Samurai has a nice environment, but it's very  noisy once the chefs start clinging and clanging their spatulas on the teppanyaki grill in front of you and all around you. They offer a flawless and entertaining show. You can easily fill up here. In fact, you may be taking some friend rice and noodles home with you.



Yes! Albuquerque has a Pro's Ranch. This cafeteria-style taqueria is the business. Inside this grocery store, you will find the best street tacos you ever bothered to tilt our head at. Sometimes, the cooks look so careless and bothered in their jobs, but each time, the tacos are awesome. You get to add your own extra onions, cilantro and chips and salsa. 



San Pedro Market is a tiny Middle Eastern joint inside of a nonchalant gas station. If you're looking for environment, it's not here. You're stuffed in an odd, makeshift corner where shoppers come in and look confused until they see the rest of the store isles in the back. It has some good food though and it smells great. I had a dinner and tried tabouli for the first time. Although I learned that I don't like tabouli during this visit, I enjoyed the yellow rice and hummus. My lunch partner's gyro was so tasty, we took an extra one home. They make their own pocket pita bread here.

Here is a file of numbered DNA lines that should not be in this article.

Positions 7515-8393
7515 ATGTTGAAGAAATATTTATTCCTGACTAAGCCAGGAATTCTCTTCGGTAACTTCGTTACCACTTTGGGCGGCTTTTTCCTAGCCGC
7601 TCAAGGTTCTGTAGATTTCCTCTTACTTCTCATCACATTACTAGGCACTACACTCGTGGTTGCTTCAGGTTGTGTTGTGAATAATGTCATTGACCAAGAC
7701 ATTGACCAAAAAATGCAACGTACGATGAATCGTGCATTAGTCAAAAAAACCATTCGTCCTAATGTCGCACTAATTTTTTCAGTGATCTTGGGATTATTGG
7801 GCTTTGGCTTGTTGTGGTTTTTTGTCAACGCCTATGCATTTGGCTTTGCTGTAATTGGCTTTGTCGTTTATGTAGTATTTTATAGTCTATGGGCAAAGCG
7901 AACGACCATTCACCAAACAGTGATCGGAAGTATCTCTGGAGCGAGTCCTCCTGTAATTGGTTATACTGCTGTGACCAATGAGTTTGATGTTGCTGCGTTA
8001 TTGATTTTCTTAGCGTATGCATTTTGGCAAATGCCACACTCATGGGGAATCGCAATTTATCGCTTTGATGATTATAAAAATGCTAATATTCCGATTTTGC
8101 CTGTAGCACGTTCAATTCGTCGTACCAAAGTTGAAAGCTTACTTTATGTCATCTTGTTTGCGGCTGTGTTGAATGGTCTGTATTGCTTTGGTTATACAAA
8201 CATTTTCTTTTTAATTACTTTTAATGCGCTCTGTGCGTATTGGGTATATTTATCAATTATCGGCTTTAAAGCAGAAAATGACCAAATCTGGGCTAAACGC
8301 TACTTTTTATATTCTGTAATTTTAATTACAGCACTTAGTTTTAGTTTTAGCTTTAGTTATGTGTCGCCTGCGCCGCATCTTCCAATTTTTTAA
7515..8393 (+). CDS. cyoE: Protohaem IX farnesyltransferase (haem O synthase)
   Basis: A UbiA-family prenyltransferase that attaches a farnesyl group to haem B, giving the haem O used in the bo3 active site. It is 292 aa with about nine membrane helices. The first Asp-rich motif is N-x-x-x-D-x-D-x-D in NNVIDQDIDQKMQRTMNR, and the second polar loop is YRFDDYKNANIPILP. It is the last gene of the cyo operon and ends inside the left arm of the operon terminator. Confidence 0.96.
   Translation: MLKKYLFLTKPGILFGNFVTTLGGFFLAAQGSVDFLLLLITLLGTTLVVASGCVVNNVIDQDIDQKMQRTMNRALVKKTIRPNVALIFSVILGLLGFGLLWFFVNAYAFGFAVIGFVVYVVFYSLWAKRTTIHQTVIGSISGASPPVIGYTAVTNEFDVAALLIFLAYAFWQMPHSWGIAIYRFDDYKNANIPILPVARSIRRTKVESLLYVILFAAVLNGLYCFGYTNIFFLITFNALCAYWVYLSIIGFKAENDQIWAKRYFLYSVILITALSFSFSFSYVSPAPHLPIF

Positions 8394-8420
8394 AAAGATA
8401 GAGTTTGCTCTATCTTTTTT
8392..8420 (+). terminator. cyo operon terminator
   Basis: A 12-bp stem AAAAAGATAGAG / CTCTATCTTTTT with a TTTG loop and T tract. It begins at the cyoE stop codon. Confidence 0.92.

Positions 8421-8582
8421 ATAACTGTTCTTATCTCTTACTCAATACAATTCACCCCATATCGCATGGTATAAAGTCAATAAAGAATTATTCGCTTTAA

Holy Cow is a ridiculously busy place at lunch time. There's a large burger menu — because that's their thing. I went straight for the green chile cheeseburger because when in Rome. It was OK. I didn't enjoy the pink in the middle of the burger. I think that's dangerous for your health but I didn't have a choice. A tiny sentence at the bottom of the menu says that all burgers are cooked with pink in the middle. As you can see in the picture, there's pink coming out of the burger. Ew.



My boyfriend and I were feeling a little romantic. We searched the Internet for nice date places to eat out and we came across this place. Trombino's has one of the best lasagnas, we've ever had. My boyfriend should know. He's like Garfield (but he still makes the best lasagna). And the price wasn't anything to complain about either. The only thing is it was full of a bunch of old people on a Saturday night. I don't have anything against old people, but gosh we felt like teenagers taking daddy's car and credit card out. I don't know if it's like that all the time, but that was just something we noticed right away.



Speaking of lasagna, Buca di Beppo! This is a hotspot for large families and volleyball teams celebrating anything. We waited for 40 minutes one Friday night but it was worth it. The next time we went, we made reservations and did our VIP walk right up to the front of the line. The portion sizes are huge and the environment is classy and homey Italian. I love it. The lasagna here is also on our top lasagna list. It's stacked high with a thick layer of ricotta cheese in the middle.  The complimentary bread is weak bread, don't waste the stomach space.




Steak in the Rough is a classic diner with a big menu. Their specialty is steak fingers and it's definitely something you want to try once. It's expensive for what you get, I thought. Three steak strips surrounded by cheap ingredients (potatoes, coleslaw and a dinner role) was about $11. But the burger was oh-so-good with that slight burnt crust from the flat grill and melted cheese stuck to the bun.